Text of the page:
John le Carré: The author's official website

'It was a bit like God visiting': Colin Firth Describes John le Carré's Appearance On-Set

‘Britain, like every nation, chooses for her spies people who are brilliant at complicity, people who have grown up and been groomed into a double life’.
Colin Firth

Martyn Palmer of the Mail interviewed Colin Firth about his role in the forthcoming film ‘Tinker, Tailor, Soldier, Spy’, and his experiences of John le Carré.

‘I play (London Station chief) Bill Haydon, one of the five people at the top of the operation at the Circus who could be the mole. Haydon has a lighter approach than the others; he’s a joker and somewhat predatory and he’s known to be a bit of a boy when it comes to the girls – and indeed the boys. There’s a sense of mischief and sleaze about him, but he’s also charming and urbane.

I was riveted when I watched Tinker, Tailor on television in the Seventies. That led me to read some of le Carré’s other books, like The Spy Who Came In From The Cold. I found putting the pieces together was exciting. I found the characters incredibly vivid.

‘The thing that keeps coming up in book after book is how lonely these characters are. I don’t want to sound too airy-fairy when I talk about the book, but that urban melancholy and isolation in a very sophisticated, rather merciless world is, I think, the thing that actually hits the spot with readers.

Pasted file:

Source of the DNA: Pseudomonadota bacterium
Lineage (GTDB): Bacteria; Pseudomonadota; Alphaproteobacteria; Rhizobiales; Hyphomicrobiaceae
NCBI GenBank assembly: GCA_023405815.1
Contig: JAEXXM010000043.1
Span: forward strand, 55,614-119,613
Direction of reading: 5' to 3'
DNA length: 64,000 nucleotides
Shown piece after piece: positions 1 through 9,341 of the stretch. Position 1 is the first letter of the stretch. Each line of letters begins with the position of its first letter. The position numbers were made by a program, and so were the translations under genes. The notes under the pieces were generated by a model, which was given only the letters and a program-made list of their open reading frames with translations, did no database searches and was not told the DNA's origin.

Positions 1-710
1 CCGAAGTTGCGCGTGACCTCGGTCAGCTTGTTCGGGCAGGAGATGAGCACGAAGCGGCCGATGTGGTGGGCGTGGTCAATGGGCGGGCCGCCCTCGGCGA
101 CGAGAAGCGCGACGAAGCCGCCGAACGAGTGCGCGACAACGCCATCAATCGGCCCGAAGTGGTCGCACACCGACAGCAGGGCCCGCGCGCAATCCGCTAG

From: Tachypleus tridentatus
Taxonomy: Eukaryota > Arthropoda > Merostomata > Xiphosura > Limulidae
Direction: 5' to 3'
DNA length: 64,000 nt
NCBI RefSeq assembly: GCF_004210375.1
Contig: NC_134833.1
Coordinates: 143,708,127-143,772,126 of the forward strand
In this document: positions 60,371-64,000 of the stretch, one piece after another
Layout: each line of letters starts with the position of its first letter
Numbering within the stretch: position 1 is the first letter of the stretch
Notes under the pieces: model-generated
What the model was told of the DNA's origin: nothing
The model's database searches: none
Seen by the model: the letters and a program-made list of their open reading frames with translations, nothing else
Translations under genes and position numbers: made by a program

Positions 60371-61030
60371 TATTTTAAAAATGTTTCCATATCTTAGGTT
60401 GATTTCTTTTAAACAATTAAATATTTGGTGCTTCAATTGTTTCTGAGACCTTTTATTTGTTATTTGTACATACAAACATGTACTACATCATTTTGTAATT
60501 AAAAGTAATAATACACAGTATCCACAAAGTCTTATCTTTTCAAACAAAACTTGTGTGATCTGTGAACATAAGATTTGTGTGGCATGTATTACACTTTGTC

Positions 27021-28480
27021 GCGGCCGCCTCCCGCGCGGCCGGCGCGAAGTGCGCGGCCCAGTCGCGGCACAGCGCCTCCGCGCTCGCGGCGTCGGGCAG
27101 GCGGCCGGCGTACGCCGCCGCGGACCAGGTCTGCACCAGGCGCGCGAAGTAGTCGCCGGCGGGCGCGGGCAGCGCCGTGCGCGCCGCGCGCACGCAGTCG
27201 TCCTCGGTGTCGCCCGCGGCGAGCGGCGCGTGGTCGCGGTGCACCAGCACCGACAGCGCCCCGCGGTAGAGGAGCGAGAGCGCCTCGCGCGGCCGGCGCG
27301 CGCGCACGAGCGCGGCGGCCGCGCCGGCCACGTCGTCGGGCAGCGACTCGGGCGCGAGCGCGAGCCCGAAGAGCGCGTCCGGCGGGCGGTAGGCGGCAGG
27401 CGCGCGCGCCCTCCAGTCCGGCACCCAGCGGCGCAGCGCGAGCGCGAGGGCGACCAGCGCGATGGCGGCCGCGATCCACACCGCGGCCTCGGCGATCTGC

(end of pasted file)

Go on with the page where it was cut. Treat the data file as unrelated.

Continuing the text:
In Tinker, Tailor these guys are all hardbitten, highly trained, extremely unsentimental and all somehow disappointed idealists or bruised.

It was a bit like God visiting when le Carré appeared on set for the Circus party scene. He is the man who created the world that you are in, incarnate right there among you. Everything you’re saying, the clothes you’re wearing and the characters you’re playing are all products of this man’s incredible imagination.

I’ve known le Carré for some years and we’ve had lunch together a couple of times. He is one of the most erudite, interesting, civilised dining companions I’ve ever known. He has an extraordinary grace. I also think he has enormous humanity. He is a man whose imagination is very much alive – you know there isn’t a banal or conservative (with a small ‘c’) bone in his body. He constantly seems to be rethinking and challenging received wisdom’.

Read more of Colin Firth’s opinions in the full article on the Mail website here

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